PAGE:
Osmosis

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This illustration shows a container whose contents are separated by a semipermeable membrane. Initially, there is a high concentration of solute on the right side of the membrane and a low concentration of the left. Over time, water diffuses across the membrane toward the side of the container that initially had a higher concentration of solute (lower concentration of water). As a result of osmosis, the water level is higher on this side of the membrane, and the solute concentration is the same on both sides.
In osmosis, water always moves from an area of higher water concentration to one of lower concentration. In the diagram, the solute cannot pass through the selectively permeable membrane, but the water can.

Source: OpenStax Biology 2e

Osmosis is the movement of water through a semipermeable membrane according to the water’s concentration gradient across the membrane, which is inversely proportional to the solutes’ concentration. While diffusion transports material across membranes and within cells, osmosis transports only water across a membrane and the membrane limits the solutes’ diffusion in the water. Not surprisingly, the aquaporins that facilitate water movement play a large role in osmosis, most prominently in red blood cells and the membranes of kidney tubules.

– What is a type of biological or synthetic, polymeric membrane that will allow certain molecules or ions to pass through it by diffusion?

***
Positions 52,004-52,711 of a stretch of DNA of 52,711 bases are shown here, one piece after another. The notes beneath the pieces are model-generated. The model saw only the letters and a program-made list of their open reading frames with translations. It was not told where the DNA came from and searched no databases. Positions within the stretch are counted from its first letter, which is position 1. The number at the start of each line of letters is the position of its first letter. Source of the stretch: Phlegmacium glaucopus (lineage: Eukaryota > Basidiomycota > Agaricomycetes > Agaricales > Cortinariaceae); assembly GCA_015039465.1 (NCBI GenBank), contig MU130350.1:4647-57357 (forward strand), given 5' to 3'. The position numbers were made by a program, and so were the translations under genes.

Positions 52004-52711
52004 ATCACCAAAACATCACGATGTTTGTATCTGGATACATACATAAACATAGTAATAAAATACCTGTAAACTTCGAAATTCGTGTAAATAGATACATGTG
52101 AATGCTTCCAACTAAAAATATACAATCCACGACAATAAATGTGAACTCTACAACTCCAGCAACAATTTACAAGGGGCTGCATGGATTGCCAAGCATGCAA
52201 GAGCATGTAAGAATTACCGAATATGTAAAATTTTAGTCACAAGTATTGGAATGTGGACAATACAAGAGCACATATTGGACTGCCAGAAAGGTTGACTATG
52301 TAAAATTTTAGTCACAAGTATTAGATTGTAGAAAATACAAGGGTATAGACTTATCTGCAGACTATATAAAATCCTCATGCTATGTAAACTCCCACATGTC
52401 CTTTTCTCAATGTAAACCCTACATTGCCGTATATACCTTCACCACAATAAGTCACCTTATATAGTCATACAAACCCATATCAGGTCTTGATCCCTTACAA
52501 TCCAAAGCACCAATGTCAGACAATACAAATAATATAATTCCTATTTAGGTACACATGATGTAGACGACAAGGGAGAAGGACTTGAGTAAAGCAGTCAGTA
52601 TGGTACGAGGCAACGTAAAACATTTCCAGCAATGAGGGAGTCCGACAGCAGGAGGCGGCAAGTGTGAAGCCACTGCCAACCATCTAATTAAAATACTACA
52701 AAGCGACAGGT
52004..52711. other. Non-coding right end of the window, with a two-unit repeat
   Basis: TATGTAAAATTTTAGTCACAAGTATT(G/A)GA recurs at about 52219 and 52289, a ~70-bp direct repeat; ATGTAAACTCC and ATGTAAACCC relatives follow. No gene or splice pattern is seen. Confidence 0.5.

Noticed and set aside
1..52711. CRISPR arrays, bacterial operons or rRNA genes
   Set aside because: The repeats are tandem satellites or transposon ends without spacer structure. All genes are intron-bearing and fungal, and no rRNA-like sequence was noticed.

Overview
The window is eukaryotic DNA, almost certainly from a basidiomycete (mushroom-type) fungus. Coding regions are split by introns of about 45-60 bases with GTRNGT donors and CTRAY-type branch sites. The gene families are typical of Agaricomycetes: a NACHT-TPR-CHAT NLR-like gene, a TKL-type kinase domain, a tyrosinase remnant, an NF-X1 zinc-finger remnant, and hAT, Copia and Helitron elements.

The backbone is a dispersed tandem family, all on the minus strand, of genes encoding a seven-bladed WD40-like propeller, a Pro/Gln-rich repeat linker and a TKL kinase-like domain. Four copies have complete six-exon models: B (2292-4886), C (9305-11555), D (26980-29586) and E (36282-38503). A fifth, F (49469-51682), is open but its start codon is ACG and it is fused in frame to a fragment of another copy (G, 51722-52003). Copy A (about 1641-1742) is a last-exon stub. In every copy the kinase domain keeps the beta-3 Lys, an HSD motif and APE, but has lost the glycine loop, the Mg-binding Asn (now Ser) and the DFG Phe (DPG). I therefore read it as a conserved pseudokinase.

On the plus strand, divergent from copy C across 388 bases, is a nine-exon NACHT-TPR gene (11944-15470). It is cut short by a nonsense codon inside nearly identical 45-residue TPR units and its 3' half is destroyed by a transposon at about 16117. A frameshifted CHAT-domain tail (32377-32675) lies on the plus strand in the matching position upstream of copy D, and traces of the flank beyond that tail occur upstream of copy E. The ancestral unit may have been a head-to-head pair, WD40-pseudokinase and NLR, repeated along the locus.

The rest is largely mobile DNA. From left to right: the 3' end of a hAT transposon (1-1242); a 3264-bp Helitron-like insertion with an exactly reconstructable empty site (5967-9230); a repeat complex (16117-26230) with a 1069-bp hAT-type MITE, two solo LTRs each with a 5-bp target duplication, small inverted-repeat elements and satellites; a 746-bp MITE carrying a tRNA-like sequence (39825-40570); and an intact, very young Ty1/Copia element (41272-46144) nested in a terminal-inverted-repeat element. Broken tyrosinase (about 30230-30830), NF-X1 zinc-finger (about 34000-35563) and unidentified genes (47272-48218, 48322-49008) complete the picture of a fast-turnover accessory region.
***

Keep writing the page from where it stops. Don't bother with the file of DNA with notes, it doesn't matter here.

Mechanism

Osmosis is a special case of diffusion. Water, like other substances, moves from an area of high concentration to one of low concentration. An obvious question is what makes water move at all? Imagine a beaker with a semipermeable membrane separating the two sides or halves. On both sides of the membrane the water level is the same, but there are different dissolved substance concentrations, or solute, that cannot cross the membrane (otherwise the solute crossing the membrane would balance concentrations on each side). If the solution’s volume on both sides of the membrane is the same, but the solute’s concentrations are different, then there are different amounts of water, the solvent, on either side of the membrane.

To illustrate this, imagine two full water glasses. One has a single teaspoon of sugar in it; whereas, the second one contains one-quarter cup of sugar. If the total volume of the solutions in both cups is the same, which cup contains more water? Because the large sugar amount in the second cup takes up much more space than the teaspoon of sugar in the first cup, the first cup has more water in it.

– What is the minimum pressure which needs to be applied to a solution to prevent the inward flow of its pure solvent across a semipermeable membrane?

Returning to the beaker example, recall that it has a solute mixture on either side of the membrane. A principle of diffusion is that the molecules move around and will spread evenly throughout the medium if they can. However, only the material capable of getting through the membrane will diffuse through it. In this example, the solute cannot diffuse through the membrane, but the water can. Water has a concentration gradient in this system. Thus, water will diffuse down its concentration gradient, crossing the membrane to the side where it is less concentrated. This diffusion of water through the membrane—osmosis—will continue until the water’s concentration gradient goes to zero or until the water’s hydrostatic pressure balances the osmotic pressure. Osmosis proceeds constantly in living systems.

Reverse osmosis is a water purification process that uses a partially permeable membrane to remove ions, unwanted molecules and larger particles from drinking water.

Source:

Clark, M., Douglas, M., Choi, J. Biology 2e. Houston, Texas: OpenStax. Access for free at: https://openstax.org/details/books/biology-2e

https://en.wikipedia.org/wiki/Semipermeable_membrane

https://en.wikipedia.org/wiki/Osmotic_pressure

https://en.wikipedia.org/wiki/Reverse_osmosis


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